Halloween, the modern day opera

Published by Erica on

Halloween is just around the corner, with everything that entails. In modern times, it seems like the holiday has morphed into something beyond itself. Halloween these days, especially for LDS college-age youth, is more like the Carnival celebrations of the early 1500’s than a celebration of the deceased. 

Carnival, particularly as it was celebrated in Venice, allowed the people to take a reprieve from their standard lives. The two week celebration directly preceded Lent, giving the Catholic population a legitimate release from their strict moral codes. It was a time that truly exemplified the phrase “eat, drink, and be merry.” 

Opera extended this concept of Carnival by opening the stage as a new forum, free of the stringent rules of daily life. Characters there could act out their roles, which many times involved plot lines that veered from strict moral codes of the day. Like Carnival, this was not seen as subversive at all. By allowing the people a way to alleviate social tensions and escape, even in limited fashion, the mores of their day, social and moral order could be more easily attained during the other 21 hours of the day. 

How does modern-day Halloween rate into this, though? Well, looking primarily at college-aged populations in Utah, it appears that Halloween has become the innocuous chamber where regular rules and standards no longer apply and cavorting frivolity is the order of the day. When is it acceptable to dress up in what amounts to lingerie and parade around in public? If you’re not a Victoria Secret model, that opportunity doesn’t really exist. However, some seem to think that because you’re dressing up in a “costume” for a party, you can throw all moral and social codes out the window. Men and women kowtow to their carnal natures and embrace the night, pushing the limits as much as they can. The next morning they wake up and go to church as if their actions the previous night fit right in line with the guidelines they know and agree to follow.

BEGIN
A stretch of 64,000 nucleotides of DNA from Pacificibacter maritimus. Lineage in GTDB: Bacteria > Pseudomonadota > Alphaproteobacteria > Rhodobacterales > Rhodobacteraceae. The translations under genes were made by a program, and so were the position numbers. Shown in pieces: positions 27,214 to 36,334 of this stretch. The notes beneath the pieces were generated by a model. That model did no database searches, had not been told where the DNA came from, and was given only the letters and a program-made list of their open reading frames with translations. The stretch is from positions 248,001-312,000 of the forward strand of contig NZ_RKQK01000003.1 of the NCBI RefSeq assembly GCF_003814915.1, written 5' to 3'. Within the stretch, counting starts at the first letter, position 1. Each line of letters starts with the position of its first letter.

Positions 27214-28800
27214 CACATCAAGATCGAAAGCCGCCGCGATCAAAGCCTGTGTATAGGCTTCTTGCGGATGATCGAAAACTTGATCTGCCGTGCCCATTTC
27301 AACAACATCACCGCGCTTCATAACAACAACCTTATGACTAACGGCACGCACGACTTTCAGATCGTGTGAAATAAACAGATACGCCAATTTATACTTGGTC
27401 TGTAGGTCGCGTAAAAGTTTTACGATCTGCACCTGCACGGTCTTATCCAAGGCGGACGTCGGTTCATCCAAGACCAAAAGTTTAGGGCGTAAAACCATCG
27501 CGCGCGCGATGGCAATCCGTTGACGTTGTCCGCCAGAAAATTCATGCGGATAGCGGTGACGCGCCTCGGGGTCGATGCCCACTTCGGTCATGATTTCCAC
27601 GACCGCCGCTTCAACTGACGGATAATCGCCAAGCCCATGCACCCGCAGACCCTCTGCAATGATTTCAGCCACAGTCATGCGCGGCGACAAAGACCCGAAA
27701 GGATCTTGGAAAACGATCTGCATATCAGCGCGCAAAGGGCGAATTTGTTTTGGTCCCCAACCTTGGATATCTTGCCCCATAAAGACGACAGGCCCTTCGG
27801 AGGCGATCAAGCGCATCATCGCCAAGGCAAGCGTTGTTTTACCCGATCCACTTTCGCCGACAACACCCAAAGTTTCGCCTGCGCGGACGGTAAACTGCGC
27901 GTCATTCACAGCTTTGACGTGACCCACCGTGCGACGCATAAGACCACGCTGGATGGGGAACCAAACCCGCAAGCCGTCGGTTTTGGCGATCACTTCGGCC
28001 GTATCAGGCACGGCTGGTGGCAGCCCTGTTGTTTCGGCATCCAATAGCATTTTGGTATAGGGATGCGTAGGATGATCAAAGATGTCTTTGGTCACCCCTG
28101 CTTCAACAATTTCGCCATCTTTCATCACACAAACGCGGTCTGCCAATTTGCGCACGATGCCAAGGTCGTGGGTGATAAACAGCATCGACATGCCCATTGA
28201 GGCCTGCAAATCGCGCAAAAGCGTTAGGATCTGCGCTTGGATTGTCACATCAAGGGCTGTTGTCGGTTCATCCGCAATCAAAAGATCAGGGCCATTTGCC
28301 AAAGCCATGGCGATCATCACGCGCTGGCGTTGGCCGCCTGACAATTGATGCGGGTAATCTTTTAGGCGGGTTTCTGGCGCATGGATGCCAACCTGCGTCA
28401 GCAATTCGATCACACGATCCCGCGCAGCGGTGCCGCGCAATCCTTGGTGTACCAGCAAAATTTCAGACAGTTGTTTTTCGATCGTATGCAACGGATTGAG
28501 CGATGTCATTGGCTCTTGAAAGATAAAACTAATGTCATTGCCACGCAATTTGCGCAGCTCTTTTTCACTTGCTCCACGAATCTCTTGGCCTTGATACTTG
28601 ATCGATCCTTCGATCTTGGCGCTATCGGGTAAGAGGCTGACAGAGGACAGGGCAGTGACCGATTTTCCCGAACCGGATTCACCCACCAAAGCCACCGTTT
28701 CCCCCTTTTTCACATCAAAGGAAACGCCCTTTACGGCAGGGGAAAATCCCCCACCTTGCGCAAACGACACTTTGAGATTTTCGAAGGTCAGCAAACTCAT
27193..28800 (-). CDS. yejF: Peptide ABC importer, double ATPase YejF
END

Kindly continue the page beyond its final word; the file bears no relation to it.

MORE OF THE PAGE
Obviously, this is just one case-study. Many comparable students have very little to do with this type of hypocrisy, which I appreciate and commend. But for those that take Halloween as an excuse to “be bad,” I feel they are no more enlightened than those of yesteryear who needed special holidays and entertainments to get a break from reality. Adherence to truth doesn’t admit such frailties as these, and I believe that honesty is key in all our interactions with ourselves, others, and God. 

And that is why I don’t care much for Halloween and how it has become in some ways the modern-day equivalent of early Venetian opera. 

PS. Sorry this is post-Halloween. Life happened. 

1 Comment

erin · November 7, 2011 at 6:10 am

So true, I have noticed this for sometime! I like your comparison though, and you phrase it very eloquently!

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